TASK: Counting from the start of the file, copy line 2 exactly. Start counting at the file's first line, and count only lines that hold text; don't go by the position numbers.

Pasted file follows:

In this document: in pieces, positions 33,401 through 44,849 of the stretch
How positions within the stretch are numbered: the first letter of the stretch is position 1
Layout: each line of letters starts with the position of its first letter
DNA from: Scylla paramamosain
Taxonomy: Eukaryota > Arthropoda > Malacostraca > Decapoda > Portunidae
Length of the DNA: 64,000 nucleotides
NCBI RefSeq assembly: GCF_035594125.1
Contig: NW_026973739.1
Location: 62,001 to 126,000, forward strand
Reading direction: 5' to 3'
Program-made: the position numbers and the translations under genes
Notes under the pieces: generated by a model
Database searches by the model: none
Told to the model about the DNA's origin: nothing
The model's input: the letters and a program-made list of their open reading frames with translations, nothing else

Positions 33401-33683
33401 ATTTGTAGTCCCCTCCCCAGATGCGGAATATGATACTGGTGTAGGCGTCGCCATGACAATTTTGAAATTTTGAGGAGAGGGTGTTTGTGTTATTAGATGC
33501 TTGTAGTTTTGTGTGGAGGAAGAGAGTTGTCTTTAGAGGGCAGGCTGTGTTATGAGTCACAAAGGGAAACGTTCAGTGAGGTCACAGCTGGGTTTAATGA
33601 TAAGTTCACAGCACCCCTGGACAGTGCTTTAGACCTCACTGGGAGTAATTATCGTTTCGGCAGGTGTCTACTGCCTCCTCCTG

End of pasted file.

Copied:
How positions within the stretch are numbered: the first letter of the stretch is position 1